Posted January 6, 2015 in More

 Ruth- Hannah

 words Koko Ntuen photography Marika Johansson and Thomas Andersson

I first meet Hanna, the designer behind the label Ruth-Hannah, because I am staring at her. Her tattoos, face, haircut, and outfit are all striking. I was sitting across from her at Snotty’s in Södermalm, and I just turned to her and said something like, “You look cool, are you an artist?” She nodded and told me, “I make hats.”

She invites me to her artist space in Södermalm where her vintage hat molds – lace, feathers, pearls, vaudeville posters and her exquisitely crafted hats – surround me. Amongst it all is a framed vintage picture of a woman, her grandmother.

“That was Ruth, my grandmother. Her mother was a milliner in the 19th Century. My grandmother always told me about her hats and her life. That’s how my interest in hats got started so I pay homage to her in my label.”

Hanna got her start as an apprentice at the prestigious Dramaten, under master milliner Barbra Scott. A year after her studies she launched her line and began crafting gorgeous hats using ecological bamboo fabric, lace, feathers, pearls and other dynamic materials. It’s no wonder she is a staple in the burlesque scene, creating extravagant work for some of the most exciting shows in Stockholm.

How did you decide to start making hats?

It just came overnight. I graduated from Hantverksakademin in 2008 from fashion design. I was sewing a lot and working for shops and gas stations and just making enough money to pay rent. I was just sitting one day and thought, ‘I need to do something with my creativity.’ I took a small milliner class, loved it and began to email milliners in Stockholm to get an apprenticeship. I got one at Dramaten and over two years I learned the craft of millinery under Barbra Scott.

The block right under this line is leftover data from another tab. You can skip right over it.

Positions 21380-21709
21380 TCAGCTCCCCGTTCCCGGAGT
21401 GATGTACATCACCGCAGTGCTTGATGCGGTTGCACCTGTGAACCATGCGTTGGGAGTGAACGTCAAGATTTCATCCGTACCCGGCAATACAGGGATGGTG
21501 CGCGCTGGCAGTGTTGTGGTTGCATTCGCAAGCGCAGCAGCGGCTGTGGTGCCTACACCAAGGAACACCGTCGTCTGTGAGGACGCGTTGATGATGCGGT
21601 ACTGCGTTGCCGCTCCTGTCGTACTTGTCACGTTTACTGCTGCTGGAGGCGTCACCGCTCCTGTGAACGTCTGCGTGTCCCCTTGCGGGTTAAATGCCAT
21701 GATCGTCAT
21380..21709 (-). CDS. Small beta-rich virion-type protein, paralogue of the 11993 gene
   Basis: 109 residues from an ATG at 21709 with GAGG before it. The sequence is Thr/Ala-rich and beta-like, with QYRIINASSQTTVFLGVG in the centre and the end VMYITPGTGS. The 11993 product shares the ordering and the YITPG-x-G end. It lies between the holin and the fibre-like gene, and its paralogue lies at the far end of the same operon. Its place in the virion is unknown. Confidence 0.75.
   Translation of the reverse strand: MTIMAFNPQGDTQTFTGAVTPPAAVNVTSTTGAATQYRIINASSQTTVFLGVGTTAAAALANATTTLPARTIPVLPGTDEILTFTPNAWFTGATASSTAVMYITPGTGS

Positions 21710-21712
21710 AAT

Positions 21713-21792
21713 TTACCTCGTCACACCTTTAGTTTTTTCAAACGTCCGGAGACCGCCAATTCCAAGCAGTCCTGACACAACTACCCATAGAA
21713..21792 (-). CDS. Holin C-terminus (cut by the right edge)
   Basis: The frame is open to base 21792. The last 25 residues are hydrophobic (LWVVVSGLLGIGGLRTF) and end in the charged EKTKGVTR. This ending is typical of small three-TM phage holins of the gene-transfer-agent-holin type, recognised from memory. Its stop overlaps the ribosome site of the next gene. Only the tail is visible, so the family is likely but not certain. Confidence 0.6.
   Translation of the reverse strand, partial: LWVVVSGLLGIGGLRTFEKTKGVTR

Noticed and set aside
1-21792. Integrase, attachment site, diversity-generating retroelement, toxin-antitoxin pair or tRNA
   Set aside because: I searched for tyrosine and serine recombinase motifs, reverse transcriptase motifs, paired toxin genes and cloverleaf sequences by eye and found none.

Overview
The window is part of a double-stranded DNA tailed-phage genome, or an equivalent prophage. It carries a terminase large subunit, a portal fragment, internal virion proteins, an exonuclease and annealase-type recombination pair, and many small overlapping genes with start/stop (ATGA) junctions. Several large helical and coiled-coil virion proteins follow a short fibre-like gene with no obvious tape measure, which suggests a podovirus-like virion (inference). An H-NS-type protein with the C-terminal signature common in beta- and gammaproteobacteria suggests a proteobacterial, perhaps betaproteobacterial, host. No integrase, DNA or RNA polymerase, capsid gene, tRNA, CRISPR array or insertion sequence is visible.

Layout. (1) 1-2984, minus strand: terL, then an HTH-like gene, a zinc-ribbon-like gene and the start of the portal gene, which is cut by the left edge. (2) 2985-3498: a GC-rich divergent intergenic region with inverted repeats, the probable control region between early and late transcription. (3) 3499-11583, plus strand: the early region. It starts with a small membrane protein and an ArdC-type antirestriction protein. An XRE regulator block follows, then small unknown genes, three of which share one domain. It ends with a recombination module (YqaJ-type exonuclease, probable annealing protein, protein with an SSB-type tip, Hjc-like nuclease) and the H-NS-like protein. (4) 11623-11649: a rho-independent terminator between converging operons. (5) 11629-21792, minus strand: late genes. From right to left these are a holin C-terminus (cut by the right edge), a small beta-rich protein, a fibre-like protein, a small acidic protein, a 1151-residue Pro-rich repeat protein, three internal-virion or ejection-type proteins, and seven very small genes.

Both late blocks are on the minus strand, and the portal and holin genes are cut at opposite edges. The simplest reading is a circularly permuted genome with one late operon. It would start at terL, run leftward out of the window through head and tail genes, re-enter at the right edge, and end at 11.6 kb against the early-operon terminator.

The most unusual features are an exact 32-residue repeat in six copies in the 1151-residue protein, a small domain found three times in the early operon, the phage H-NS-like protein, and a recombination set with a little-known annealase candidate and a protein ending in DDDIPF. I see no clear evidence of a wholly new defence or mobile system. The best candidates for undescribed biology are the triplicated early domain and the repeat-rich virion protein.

What about the 1920’s is it that inspires you?

I love that style! I love Coco Chanel, she actually made hats at that time. I just loved what women were wearing at that time and love the burlesque styles and showgirls and all the bling bling. I love all of it!


How do you feel when you see people wearing your hats?

It’s great of course. The first Christmas I was in school, I gave everyone in my family hats, which is a great gift! I also work with a lot of burlesque artists here in Stockholm, so that’s amazing, to see my hats on stage. I made a huge hat this summer with a flamingo. That was my masterpiece. Most of the process was thinking about how to make it work. I worked with the dancer, Ivoncita, on the routine, it was called Exotica. The number starts with her as a palm tree, then she transforms into a flamingo and then she turns into a pineapple. I made all of the hats and she just takes them and reveals the next one. It was really exciting and hard work!


What would be your dream project to work on?

I love working with artists. I especially like working with burlesque artists. They give me so much creative freedom like, “I’m doing a jungle number, make a jungle hat!” It would be so fun to do a whole show, like make 20 hats for one big cabaret or something.


What is your signature hat?

Turbans are probably my signature hat because I love to make them and I make plenty of them but my favourite hats to make are party hats.


How does Stockholm inspire you?

I love Stockholm, this is my hometown. I love dancing, going to clubs, street-wear, listening to good music and interacting with musicians. I work with this girl Adele who is in a drug beat duo called For BDK. My favorite club before it closed down was Debaser Slussen. That was the greatest place, everyone was always there. Now I frequent Fräulein Frauke Presents, Marie Laveau, Trädgården (in the summer) and Södra Teatern.


What is your favourite neighborhood?

Södermalm.  I think you have to be here.

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